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Svein Moxnes Harfjeld, DHT Holdings, Inc. - Co-CEO [26]

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I think as we explained earlier on this call is that our base case has always been to consume compliant fuel when in ports and when in coastal areas. So for the DHT business case, this does not change anything. And in a way, we think this was sort of expected, and I think, for many of these states, it's the consequences sort of politically correct, these sort of policies, without necessarily having a scientific base to back up that decision. So it doesn't really change anything for us. But I guess, it's -- it will more have an impact for operators or smaller ships that operate more in their seas and coastal transportation and other types of ships. The VLCCs are sort of the low-hanging fruit from an economic perspective in installing scrubbers. The big ships, they are mostly out in open sea, and they consume a lot of fuel.

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Noah Robert Parquette, JP Morgan Chase & Co, Research Division - Senior US Equity Research Analyst [27]

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I mean, do you see this being a scientific debate, ultimately? I mean, obviously, a lot of this [effect] is coming out of scrubbers, but from the crowd that is putting scrubbers on -- in place, are they preparing a defense? Is this going to be like a scientific debate? Or will it be just sort of a fear mongering, where the -- how the policy gets done? I mean, it's just -- it's accelerating pretty quickly. I just -- you're a major scrubber operator, so I just wanted to see what the strategy is from your side.

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Svein Moxnes Harfjeld, DHT Holdings, Inc. - Co-CEO [28]

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These people have different reasons for doing what they're doing or meaning or thinking what they're thinking. But I think from a ship owner's perspective, there's sort of 2 kinds that are against scrubbers: either the ones who haven't got the money to do it; or the other kind that sort of came way too late to the party to do this in a credible and realistic fashion well ahead of the 2020 timeline.

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Operator [29]

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We'll now take our next question.

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Fotis Giannakoulis, Morgan Stanley, Research Division - VP, Research [30]

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This is Fotis Giannakoulis from Morgan Stanley. I would like to ask you about your decision to depreciate the scrubbers in -- within 3 years. Does this imply your view about the period that the scrubber will be economical? Or you are just trying to be conservative here? In your view, can I have the spread you expect to develop over the next 5 years?

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Trygve Preben Munthe, DHT Holdings, Inc. - Co-CEO [31]

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Fotis, we made this investment decision based on certain assumptions on spreads, obviously. And we found this to be a very robust and a compelling investment opportunity. Whether the payback is going to be inside of 1 year or inside of 2 years, who knows? This is -- it's certainly quite a fluid situation. But we do expect that it will be a temporary phenomenon. And with 2 years, we think we are on the conservative side, and that's where we want to be on establishing depreciation rules result.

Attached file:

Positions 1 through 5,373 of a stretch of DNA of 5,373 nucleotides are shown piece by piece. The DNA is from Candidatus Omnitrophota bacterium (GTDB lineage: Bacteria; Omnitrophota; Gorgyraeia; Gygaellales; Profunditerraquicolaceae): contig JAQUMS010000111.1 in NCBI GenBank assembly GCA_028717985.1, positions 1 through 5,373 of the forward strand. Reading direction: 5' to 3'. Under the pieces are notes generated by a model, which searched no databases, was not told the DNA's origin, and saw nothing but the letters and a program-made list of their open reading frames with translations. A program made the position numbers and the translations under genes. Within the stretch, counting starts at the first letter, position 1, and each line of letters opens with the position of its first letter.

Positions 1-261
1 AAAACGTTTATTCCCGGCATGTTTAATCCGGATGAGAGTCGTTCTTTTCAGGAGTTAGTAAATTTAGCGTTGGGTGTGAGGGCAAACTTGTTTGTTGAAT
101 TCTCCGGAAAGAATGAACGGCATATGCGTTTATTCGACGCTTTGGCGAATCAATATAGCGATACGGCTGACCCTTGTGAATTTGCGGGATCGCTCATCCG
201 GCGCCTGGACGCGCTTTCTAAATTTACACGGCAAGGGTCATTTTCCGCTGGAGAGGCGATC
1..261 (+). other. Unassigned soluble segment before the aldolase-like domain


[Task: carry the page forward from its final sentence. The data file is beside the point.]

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Fotis Giannakoulis, Morgan Stanley, Research Division - VP, Research [32]

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Regarding the trade flows, both for crude and fuel oil after IMO 2020, I understand that there are some vessels that they are trading long haul for fuel oil. How many vessels these are every year? And do you have any view of how many vessels they will have to be used next year to move the fuel oil to the cokers? And also, where this excess fuel oil is going to go? Middle East seems to be one example. Any idea of how much of this excess fuel oil can be absorbed by Middle East, and if it's going to be the release of any crude that is right now burned for power generation to the suburb market?

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Trygve Preben Munthe, DHT Holdings, Inc. - Co-CEO [33]

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These are tough questions and very hard to give a sort of meaningful answer to. We've heard oil experts with all kinds of different opinions, but we did take note of 1 guy suggesting that it's going to be flooded with heavy fuel oil that cannot be used by the shipping industry. And it -- he was arguing that there would be a fair amount of floating storage. And so perhaps, that's the Suezmax business with heating coil and so forth. But I think it's too early to have a firm opinion on how many ships are going to be absorbed into this trade and storage.

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Fotis Giannakoulis, Morgan Stanley, Research Division - VP, Research [34]

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And one last question regarding the quality of the fuel. I assume you have run several tests right now or -- for the vessels that they do not have or they are not going to use scrubbers. How confident you feel that the refining industry will be -- will have available compliant fuel and the industry will avoid the problems that we experienced last year with contaminated cargoes? Is this a concern for the sector? And I'm not talking about the 18 ships that you are going to put scrubbers. I'm talking about the remaining ships.